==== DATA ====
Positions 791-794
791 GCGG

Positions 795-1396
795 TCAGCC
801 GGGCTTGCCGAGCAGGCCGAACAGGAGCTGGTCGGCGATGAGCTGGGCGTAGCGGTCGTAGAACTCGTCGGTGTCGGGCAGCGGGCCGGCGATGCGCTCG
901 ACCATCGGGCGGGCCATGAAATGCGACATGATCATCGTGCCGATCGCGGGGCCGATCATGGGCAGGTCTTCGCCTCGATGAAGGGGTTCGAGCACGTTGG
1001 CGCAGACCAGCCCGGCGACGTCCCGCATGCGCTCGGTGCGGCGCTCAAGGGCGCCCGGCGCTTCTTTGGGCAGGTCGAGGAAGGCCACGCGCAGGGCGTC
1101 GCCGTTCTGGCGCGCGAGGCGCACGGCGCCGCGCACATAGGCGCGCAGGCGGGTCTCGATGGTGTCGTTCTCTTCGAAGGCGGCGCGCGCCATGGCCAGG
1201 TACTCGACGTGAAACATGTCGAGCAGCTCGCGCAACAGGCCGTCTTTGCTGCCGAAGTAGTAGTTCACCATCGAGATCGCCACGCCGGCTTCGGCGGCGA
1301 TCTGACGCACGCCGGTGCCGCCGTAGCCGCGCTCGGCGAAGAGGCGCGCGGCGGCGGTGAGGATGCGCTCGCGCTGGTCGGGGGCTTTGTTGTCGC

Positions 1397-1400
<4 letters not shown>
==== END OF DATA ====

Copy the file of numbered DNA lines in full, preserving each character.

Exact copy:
Positions 791-794
791 GCGG

Positions 795-1396
795 TCAGCC
801 GGGCTTGCCGAGCAGGCCGAACAGGAGCTGGTCGGCGATGAGCTGGGCGTAGCGGTCGTAGAACTCGTCGGTGTCGGGCAGCGGGCCGGCGATGCGCTCG
901 ACCATCGGGCGGGCCATGAAATGCGACATGATCATCGTGCCGATCGCGGGGCCGATCATGGGCAGGTCTTCGCCTCGATGAAGGGGTTCGAGCACGTTGG
1001 CGCAGACCAGCCCGGCGACGTCCCGCATGCGCTCGGTGCGGCGCTCAAGGGCGCCCGGCGCTTCTTTGGGCAGGTCGAGGAAGGCCACGCGCAGGGCGTC
1101 GCCGTTCTGGCGCGCGAGGCGCACGGCGCCGCGCACATAGGCGCGCAGGCGGGTCTCGATGGTGTCGTTCTCTTCGAAGGCGGCGCGCGCCATGGCCAGG
1201 TACTCGACGTGAAACATGTCGAGCAGCTCGCGCAACAGGCCGTCTTTGCTGCCGAAGTAGTAGTTCACCATCGAGATCGCCACGCCGGCTTCGGCGGCGA
1301 TCTGACGCACGCCGGTGCCGCCGTAGCCGCGCTCGGCGAAGAGGCGCGCGGCGGCGGTGAGGATGCGCTCGCGCTGGTCGGGGGCTTTGTTGTCGC

Positions 1397-1400
<4 letters not shown>